But back to the unique side of the book: I have never come across a book about a girl who can talk to animals, ghosts AND an unborn baby. Or about a pregnant (then fourteen) fifteen year old girl before.

    I think the thing about The Minnow that touched me the most had to be Tom herself. To be honest, I still dont know whether she genuinely was seeing ghosts or whether it was just her way of coping with her life, but either way it was so interesting. Tom was quite a strange character, but she was loyal and I liked reading about her. Everything about her was unique: her situation, her personality and yeah, well, everything.

    This next comment is probably going to contradict my whole review though. Because something wasntunique. Im pretty sure I just heard you gasp. The Minnow just had the same character voice as other purposely weird books do. Im not saying that this is a bad thing, actually I liked it, but I cant say this is an honest review if I claim that EVERYTHING was unique.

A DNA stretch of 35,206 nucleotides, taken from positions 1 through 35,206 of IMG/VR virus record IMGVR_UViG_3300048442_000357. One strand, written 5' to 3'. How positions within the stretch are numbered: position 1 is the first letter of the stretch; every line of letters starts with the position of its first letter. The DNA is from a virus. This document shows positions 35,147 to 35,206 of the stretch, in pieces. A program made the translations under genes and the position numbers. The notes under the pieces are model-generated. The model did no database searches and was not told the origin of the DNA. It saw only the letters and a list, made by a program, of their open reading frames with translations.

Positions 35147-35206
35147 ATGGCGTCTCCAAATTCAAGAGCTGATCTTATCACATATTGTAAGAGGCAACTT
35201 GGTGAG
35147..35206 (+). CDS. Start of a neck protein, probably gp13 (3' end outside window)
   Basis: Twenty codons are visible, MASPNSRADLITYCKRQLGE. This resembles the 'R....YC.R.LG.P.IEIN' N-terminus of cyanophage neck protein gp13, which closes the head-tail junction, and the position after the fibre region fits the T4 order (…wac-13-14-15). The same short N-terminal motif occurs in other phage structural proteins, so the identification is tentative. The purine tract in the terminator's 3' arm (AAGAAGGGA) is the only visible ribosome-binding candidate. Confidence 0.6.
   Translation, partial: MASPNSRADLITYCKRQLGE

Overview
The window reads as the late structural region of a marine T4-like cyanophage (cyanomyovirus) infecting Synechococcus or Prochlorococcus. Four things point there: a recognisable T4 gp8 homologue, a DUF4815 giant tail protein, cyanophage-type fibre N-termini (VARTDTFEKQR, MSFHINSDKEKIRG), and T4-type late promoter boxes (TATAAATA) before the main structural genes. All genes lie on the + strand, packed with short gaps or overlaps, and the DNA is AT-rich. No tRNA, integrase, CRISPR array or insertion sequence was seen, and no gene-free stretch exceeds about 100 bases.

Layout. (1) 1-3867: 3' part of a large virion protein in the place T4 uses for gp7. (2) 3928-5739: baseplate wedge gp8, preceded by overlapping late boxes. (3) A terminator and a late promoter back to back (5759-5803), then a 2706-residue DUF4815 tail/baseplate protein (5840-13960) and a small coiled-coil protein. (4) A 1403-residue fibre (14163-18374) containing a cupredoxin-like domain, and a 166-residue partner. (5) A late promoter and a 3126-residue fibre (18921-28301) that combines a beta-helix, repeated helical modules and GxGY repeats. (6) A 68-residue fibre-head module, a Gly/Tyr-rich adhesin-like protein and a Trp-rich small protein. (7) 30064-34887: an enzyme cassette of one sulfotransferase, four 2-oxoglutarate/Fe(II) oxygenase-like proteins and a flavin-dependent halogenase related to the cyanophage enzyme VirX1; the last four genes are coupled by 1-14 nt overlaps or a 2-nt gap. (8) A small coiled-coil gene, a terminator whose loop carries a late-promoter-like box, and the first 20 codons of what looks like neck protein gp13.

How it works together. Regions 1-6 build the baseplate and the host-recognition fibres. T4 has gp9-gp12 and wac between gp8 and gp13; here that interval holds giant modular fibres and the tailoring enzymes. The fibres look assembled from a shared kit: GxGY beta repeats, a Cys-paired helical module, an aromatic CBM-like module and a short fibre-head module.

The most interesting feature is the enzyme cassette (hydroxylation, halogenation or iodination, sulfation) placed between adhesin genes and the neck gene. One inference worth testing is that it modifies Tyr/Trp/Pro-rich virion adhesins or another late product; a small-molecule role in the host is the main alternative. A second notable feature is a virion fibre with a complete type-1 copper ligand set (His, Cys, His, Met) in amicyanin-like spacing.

The relationships formed in this book really seemed to grow. Or in at least one case, decrease. But I dont like that said relationship. But whether it was the friendship between Tom and Jonah, or Tom and Nanna or even Tom and The Minnow, it was all good.

    There were quite a few turns I didnt see coming though. All of a sudden something very abrupt and life changing for the characters amid what was typically a slow story. A little too slow actually. But it made for an easy read. Which of course had deeper meaning.